Reporter's Notebook

The art and science of the interview

Mad Skills

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This is about interviewing.

I just listened to Jian Gomeshi of Q talk with Jessica Pare, the actress portraying Megan on Mad Men.  Great interview for a couple of reasons.  One, Jian playfully tries to get her to reveal details of the new season, down to what she’s wearing on set, which she cleverly declines.  Next, he tries to get her to confirm publicity photos on the MM website showing her and her fictitious husband, Don, in Hawaii.  She politely declines to do that too.

Next, he gets her to talk about her character, and here, he is absolutely successful for one major reason.  Ms. Pare is Megan.  Megan is her life for as long as she is on Mad Men.  And, as Jian pointed out, she’s already been acting for 15 years.  So, she’s invested in her craft.  When interviewing, the best thing to do is focus on what the interviewee is focused on and you’re guaranteed to get full response.

That was Jian’s next good move, getting Jessica to talk about herself and her own feelings about her acting career.  He tied Megan and Jessica together in how they both worked hard to get to where they were and how neither of them may see themselves as neophytes anymore.  Ms. Pare elaborated on the necessity of the hard work and the breaks and the opportunities or how, just as easily, you can be dismissed, but how that can’t stop you.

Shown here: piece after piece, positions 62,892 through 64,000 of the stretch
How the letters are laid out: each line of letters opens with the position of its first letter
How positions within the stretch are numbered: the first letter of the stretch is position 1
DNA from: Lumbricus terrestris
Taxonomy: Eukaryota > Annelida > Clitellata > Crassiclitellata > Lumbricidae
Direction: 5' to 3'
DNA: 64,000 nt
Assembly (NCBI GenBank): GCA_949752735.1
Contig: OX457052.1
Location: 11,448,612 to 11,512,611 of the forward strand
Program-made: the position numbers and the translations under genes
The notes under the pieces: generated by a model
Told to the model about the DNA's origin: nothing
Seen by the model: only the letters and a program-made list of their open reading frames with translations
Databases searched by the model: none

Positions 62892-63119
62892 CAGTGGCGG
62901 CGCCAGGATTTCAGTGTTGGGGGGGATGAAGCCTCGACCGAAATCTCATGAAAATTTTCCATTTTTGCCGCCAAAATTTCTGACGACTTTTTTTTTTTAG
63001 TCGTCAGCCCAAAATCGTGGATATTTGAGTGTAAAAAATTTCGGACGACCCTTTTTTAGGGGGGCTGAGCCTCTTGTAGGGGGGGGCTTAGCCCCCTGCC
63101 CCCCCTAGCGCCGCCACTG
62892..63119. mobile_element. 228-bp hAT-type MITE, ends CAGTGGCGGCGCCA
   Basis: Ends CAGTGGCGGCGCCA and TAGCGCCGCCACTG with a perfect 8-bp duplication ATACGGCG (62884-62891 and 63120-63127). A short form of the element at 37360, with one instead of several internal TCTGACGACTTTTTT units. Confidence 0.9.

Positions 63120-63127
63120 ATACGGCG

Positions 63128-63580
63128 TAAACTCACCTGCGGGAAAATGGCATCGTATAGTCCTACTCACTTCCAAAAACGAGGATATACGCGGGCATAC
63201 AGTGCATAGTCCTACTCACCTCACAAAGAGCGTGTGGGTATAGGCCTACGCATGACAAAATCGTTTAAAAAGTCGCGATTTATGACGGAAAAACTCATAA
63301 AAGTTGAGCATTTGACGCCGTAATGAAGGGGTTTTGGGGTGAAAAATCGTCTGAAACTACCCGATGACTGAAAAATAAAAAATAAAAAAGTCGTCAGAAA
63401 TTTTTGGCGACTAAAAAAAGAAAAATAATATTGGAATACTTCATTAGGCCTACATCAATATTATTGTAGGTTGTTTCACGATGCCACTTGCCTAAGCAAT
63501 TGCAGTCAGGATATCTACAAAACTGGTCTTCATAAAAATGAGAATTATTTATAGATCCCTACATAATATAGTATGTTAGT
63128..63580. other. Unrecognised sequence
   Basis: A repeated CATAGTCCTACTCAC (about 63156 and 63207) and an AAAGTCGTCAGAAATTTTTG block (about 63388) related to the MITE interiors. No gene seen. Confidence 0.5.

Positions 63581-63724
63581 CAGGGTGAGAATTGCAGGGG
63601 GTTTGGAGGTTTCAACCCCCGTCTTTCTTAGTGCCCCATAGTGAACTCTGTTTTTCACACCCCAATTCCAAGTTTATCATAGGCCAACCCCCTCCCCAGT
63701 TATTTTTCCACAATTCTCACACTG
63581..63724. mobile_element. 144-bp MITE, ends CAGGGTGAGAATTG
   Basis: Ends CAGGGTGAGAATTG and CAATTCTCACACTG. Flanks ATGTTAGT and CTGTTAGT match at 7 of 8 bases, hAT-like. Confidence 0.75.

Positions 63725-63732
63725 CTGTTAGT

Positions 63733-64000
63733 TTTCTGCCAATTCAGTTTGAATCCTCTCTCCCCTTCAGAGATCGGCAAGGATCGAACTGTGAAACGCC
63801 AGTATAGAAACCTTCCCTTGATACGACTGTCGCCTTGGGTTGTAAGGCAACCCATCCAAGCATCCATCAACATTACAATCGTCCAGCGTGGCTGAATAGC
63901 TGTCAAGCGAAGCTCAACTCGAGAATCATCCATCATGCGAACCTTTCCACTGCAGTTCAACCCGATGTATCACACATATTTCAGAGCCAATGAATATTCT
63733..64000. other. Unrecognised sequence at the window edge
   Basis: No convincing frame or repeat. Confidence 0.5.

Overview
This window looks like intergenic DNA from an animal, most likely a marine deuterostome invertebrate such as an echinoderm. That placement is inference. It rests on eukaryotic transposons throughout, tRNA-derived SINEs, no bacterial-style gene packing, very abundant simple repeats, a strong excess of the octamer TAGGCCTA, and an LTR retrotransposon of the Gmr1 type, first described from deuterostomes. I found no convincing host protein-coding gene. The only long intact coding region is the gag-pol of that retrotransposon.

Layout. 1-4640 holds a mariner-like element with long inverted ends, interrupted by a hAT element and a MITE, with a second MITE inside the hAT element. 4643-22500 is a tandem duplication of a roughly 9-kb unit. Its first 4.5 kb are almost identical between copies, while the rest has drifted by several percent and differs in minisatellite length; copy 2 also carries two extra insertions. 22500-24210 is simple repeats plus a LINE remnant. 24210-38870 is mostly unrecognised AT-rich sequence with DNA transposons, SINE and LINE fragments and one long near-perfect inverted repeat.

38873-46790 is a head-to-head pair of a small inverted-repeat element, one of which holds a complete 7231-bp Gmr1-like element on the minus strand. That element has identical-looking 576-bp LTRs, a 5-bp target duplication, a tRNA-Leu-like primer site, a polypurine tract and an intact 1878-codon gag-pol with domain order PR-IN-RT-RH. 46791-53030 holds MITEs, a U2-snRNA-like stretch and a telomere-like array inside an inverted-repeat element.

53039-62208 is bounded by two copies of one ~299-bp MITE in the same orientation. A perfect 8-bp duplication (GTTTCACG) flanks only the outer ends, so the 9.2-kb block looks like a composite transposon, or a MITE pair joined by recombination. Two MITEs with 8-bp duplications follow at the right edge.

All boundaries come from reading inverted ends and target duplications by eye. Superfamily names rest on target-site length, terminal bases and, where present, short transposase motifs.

Finally, he returns to the Megan character and asks how her change, and the changes in the people she affects on the show have affected Don.  Again, she goes deep into the character and the interactions because, to repeat, this is her life.  She is Megan.

And though she’s said nothing specific, the job of a good interviewer is to triangulate a reveal.   To use good intelligence, i.e., good research, to help the listener draw a picture of what the interviewee does and doesn’t want you to know.  It’s being playful w/o being familiar.  It’s pushing w/o poking.  It’s hitting the right button and listening.  It’s delivering good stuff for the listener and letting the talker feel like they’ve been really heard.

She’s good.  He’s good.

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Written by Interviewer

April 6, 2013 at 04:39

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